Two other recent cases help to exemplify the risk in "betting the house". In one case, plaintiff had good facts in a disability discrimination case, which the defendant (or carrier) failed to recognize. The numbers were too far apart so it did not settle at mediation. A Motion for Summary Judgment was filed by defendant in a hope that the case would be dismissed without a trial. There were some key factual issues in dispute, but some risk that the motion could be granted. Plaintiff understood the risk of the motion being granted, was willing to continue negotiations up until the motion was heard, but warned that if the motion was denied, their numbers would go up. I continued to mediate the case, and defendant went up a little more, but not to the range that was needed to have a prayer's chance of settlement. The motion was denied in full, then another plaintiff lawyer joined the trial team, and the case ended up settling just before trial, for approximately 3 times the earlier numbers. Another disability case could have settled for a reasonable sum at mediation but defendant only offered $5,000. Despite continued efforts to get it settled, defendant held fast to its $5,000 offer. At trial, the first phase garnered a 7-figure verdict, after which the case settled.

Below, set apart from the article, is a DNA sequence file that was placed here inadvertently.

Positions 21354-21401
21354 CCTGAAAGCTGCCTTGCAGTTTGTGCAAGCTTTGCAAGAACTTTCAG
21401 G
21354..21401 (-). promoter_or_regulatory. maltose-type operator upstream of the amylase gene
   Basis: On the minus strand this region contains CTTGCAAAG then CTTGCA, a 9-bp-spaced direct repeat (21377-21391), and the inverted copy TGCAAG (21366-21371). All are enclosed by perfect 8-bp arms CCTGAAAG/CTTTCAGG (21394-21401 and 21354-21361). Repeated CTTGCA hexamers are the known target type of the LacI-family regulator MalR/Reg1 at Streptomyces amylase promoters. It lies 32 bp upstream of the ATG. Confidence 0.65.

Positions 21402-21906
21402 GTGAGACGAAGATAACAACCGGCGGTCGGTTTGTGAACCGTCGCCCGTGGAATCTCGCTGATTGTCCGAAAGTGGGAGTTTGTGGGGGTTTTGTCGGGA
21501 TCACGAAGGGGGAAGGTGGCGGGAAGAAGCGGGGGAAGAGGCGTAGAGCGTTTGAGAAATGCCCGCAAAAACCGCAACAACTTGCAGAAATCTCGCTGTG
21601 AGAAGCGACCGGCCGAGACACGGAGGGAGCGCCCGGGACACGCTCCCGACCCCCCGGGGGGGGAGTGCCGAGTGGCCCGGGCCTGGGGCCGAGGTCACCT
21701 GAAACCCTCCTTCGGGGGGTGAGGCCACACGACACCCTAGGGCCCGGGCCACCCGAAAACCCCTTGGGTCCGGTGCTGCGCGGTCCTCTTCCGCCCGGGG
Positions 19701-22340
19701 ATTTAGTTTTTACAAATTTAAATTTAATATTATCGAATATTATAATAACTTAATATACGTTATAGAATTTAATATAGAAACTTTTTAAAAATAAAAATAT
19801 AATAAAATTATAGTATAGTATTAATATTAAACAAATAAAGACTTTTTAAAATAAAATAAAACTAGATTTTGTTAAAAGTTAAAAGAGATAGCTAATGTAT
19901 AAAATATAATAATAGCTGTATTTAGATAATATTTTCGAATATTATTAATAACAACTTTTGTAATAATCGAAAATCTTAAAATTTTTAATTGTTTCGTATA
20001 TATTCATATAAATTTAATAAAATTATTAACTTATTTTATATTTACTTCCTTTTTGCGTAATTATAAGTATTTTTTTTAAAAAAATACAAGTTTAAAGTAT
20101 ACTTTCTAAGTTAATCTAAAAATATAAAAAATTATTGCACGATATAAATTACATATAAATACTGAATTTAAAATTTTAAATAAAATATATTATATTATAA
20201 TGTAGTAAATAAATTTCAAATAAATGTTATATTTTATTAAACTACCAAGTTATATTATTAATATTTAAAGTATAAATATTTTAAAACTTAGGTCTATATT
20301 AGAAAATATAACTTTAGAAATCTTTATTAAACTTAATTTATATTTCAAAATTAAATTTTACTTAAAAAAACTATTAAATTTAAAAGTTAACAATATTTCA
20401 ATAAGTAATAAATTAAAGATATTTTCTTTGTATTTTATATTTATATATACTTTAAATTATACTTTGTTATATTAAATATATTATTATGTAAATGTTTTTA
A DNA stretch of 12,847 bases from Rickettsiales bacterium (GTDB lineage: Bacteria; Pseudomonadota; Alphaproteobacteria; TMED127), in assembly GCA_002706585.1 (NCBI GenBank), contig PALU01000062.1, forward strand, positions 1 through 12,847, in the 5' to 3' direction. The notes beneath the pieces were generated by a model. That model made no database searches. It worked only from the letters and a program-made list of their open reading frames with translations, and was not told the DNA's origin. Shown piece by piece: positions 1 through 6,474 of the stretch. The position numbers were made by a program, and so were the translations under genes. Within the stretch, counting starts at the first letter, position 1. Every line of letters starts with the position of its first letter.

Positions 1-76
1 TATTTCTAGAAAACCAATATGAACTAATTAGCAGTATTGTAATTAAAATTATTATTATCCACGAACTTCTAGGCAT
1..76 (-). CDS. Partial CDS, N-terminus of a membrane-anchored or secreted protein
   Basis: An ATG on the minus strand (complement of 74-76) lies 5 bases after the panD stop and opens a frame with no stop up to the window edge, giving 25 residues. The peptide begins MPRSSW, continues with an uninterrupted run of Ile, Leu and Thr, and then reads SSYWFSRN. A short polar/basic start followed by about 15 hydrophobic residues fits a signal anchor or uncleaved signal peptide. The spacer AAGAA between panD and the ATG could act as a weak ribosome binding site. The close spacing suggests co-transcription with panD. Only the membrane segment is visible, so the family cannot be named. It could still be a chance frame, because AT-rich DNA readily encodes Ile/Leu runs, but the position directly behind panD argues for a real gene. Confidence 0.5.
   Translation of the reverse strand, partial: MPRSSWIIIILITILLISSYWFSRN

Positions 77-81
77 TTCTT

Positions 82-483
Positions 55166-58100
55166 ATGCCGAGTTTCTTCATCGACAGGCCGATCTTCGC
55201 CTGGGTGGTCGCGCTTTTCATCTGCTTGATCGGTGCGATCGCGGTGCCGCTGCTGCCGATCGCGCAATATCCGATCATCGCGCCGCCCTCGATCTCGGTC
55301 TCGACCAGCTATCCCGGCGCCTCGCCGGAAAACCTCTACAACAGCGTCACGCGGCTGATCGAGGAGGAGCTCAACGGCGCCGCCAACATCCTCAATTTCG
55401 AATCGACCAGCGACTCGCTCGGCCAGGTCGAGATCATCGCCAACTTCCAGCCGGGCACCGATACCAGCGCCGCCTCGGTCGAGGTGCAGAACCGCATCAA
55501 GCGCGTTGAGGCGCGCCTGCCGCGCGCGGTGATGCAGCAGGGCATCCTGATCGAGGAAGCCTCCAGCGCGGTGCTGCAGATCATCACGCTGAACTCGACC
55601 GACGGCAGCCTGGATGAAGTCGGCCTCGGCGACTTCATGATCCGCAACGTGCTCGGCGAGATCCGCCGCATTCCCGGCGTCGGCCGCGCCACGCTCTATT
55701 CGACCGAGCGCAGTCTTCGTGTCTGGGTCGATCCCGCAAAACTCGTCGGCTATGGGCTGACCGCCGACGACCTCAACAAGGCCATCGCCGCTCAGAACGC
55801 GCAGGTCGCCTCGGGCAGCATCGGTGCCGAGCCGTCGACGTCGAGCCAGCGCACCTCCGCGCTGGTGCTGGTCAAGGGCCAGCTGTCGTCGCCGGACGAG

On the flip side, in a recent pregnancy discrimination case, while the defense attorney recognized the risks to his client and tried to settle, plaintiff decided the case was worth much higher than the 6-figure offer and walked away....but defense had unearthed volumes of evidence that the Plaintiff had fabricated not only claims about the case in trial but about other major facts as well. Plaintiff had to stop trial and dismiss her claims altogether. Those are four examples of cases that went awry from one side's perspective. Parties do not anticipate these "land mines" and often, even when their lawyers do, the parties may still disagree and insist on trial. In such cases, I always pose the question to that non-settling party: "Is litigation the BATNA (best alternative to settlement)? That is a question that negotiation participants need to ask themselves throughout the process, and take a good hard look at their trial risks before walking away without a settlement.